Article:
Understanding the Home Health PPH Measure and Observation Stays 

by Lori Marmon PT, MBA, COS-C

With its recent addition to Care Compare and the upcoming addition to the Home Health Value-Based Purchasing (HHVBP) Model beginning with calendar year 2025, understanding the Home Health Within Stay Potentially Preventable Hospitalization (PPH) measure is taking on more importance for home health agencies.

There is a “new” consideration with the PPH measure as agencies account for and look to manage their hospitalization rates. With this claims-based measure, observation stays are now included in the measure.

Observation stays for patients often result in health care service use that mimics that of an inpatient stay but are billed under an outpatient claims code. These observation stays can have a significant impact on utilization of medical services and healthcare expenditures.

By understanding this new PPH quality measure, agencies equip themselves to provide better patient care with improved outcomes for a measure soon to be associated with Medicare fee-for-service payments under the expanded HHVBP model.

Beyond the potential payment implications, agencies that can address more of their patient’s healthcare needs in the home may have greater opportunities to improve patient satisfaction when the patient’s goal is to remain in the home. With the CMS focus on both quality of care and fiscal management, including observation stays as a part of this quality measure aligns with the value-based direction of healthcare services.

For the PPH measure, it is both the unplanned admission and observation stays that impact the agency’s outcome for this measure. The measure considers common conditions for hospitalization that may be considered potentially preventable. In developing the list of potentially preventable conditions, the conditions were grouped based on clinical rationale including criteria such as inadequate management of chronic conditions, inadequate management of infections, inadequate management of other unplanned events and inadequate injury prevention.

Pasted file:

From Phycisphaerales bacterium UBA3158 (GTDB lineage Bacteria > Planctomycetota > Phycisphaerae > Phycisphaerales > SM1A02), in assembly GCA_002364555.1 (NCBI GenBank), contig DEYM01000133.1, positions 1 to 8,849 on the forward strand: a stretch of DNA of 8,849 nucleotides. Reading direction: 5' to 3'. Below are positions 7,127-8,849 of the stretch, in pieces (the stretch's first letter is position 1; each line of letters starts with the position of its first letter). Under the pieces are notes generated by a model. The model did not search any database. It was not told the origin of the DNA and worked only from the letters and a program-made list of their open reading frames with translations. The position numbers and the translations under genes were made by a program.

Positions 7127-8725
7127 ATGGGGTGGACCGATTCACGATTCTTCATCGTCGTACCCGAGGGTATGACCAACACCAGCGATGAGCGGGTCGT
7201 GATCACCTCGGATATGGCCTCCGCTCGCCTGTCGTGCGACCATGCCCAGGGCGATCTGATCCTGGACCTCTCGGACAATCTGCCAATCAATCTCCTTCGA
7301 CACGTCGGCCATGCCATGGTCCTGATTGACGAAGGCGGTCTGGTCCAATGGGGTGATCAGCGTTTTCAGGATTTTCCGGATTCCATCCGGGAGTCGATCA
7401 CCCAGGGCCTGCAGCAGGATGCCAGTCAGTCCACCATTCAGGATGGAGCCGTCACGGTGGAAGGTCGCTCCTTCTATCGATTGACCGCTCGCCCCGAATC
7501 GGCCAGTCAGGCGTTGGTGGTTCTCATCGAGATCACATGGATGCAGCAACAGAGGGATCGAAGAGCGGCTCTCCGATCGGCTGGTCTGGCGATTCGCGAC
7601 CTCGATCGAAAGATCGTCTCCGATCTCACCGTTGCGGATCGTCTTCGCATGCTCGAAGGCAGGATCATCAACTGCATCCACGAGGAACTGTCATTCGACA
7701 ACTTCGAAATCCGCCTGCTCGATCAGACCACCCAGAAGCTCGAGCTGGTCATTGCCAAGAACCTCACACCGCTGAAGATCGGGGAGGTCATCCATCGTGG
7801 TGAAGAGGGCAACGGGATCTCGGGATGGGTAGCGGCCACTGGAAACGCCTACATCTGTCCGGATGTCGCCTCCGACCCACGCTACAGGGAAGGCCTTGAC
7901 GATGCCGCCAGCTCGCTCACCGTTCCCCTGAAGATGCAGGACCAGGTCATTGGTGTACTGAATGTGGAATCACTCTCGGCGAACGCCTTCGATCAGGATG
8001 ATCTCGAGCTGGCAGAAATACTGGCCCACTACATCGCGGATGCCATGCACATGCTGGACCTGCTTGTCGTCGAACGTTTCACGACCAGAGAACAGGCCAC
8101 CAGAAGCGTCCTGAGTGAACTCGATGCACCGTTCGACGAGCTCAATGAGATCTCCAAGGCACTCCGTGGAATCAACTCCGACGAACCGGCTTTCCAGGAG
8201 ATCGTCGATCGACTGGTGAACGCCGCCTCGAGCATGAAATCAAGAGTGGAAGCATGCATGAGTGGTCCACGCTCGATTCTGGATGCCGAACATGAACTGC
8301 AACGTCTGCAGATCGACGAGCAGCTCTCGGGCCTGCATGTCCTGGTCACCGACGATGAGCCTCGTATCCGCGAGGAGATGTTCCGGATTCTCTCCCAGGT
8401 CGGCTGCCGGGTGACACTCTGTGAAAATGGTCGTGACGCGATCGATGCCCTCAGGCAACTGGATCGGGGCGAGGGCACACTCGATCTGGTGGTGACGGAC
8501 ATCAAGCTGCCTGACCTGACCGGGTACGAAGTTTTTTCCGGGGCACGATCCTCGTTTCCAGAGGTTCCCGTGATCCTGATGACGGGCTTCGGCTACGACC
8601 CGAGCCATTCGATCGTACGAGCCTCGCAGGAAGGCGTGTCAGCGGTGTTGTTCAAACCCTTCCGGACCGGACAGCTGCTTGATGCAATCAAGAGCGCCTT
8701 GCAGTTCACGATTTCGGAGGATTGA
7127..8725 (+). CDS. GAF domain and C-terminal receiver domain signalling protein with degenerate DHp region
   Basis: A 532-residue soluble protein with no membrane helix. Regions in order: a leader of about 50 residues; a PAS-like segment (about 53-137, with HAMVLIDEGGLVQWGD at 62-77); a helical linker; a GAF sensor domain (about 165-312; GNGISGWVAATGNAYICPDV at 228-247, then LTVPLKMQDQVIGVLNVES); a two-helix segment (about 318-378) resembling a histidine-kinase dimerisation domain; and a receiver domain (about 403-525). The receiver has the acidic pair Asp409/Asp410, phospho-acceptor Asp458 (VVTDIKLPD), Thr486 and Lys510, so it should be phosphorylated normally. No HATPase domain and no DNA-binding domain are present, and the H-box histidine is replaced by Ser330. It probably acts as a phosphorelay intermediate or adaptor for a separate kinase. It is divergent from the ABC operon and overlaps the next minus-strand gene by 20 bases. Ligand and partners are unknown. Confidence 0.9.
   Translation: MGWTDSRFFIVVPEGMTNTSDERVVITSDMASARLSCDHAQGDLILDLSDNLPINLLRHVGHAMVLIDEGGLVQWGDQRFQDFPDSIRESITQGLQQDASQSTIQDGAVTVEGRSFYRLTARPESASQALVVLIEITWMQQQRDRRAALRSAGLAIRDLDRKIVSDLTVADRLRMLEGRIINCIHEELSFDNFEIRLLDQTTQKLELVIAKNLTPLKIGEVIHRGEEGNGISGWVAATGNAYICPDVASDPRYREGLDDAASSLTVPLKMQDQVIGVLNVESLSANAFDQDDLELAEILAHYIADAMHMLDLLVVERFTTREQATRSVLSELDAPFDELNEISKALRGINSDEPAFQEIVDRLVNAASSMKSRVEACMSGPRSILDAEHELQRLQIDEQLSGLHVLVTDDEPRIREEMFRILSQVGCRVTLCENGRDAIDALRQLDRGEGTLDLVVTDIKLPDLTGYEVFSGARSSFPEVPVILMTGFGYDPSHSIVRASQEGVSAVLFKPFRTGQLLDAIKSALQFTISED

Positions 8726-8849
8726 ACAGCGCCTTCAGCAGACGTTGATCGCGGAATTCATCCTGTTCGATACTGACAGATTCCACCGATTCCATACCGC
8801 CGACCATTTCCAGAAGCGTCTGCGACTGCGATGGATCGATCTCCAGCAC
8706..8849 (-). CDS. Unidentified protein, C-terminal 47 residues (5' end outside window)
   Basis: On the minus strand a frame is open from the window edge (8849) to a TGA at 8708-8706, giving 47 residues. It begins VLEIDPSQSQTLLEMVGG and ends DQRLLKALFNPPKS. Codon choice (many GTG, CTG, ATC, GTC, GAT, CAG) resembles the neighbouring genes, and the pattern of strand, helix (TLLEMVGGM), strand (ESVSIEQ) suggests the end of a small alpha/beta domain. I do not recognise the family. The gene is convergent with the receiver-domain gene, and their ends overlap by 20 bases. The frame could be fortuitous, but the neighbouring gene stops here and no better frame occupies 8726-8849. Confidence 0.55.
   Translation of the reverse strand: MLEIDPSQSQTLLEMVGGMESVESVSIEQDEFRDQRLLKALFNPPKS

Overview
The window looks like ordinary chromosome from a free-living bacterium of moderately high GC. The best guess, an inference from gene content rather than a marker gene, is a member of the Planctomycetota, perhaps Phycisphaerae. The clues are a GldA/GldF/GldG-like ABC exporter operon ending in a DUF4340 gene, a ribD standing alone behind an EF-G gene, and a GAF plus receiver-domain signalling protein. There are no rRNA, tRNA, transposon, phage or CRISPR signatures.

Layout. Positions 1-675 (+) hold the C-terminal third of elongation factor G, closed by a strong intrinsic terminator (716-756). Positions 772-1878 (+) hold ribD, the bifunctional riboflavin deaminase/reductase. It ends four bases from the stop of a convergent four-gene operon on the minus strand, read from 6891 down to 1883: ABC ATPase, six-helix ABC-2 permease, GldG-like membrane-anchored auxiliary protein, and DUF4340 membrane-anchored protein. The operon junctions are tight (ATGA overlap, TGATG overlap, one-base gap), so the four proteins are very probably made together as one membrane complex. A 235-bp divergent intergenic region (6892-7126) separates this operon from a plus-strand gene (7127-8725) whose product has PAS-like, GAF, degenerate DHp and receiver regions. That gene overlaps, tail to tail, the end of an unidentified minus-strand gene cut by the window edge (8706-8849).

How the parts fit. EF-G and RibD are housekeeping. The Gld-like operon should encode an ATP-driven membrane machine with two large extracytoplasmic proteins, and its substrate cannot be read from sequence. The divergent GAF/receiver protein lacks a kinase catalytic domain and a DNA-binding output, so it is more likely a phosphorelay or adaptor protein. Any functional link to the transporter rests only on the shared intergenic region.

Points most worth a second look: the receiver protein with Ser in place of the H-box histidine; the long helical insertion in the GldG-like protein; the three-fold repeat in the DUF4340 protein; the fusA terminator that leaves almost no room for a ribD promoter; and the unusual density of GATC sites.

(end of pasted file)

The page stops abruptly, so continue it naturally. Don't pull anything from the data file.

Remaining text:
For the PPH measure, a home health stay is included in the measure numerator when a potentially preventable condition results in an observation stay or inpatient admission. Planned admissions are not counted in the numerator. Potentially preventable stays are only counted in the numerator if the inpatient admission or observation stay is considered unplanned.

Planned inpatient admissions and observation stays are defined largely by the definition used for the Hospital Wide Readmission and Potentially Preventable Within Stay Readmission Measure for Inpatient Rehabilitation Facilities measures. Additional information on the calculation of this measure is found in the measure specifications on the Home Health Quality Reporting Program website.

The ability of agencies to reduce the overall rate of inpatient admissions and observations stays will support the agency’s proficiency in management of potentially complex medical conditions in the home.


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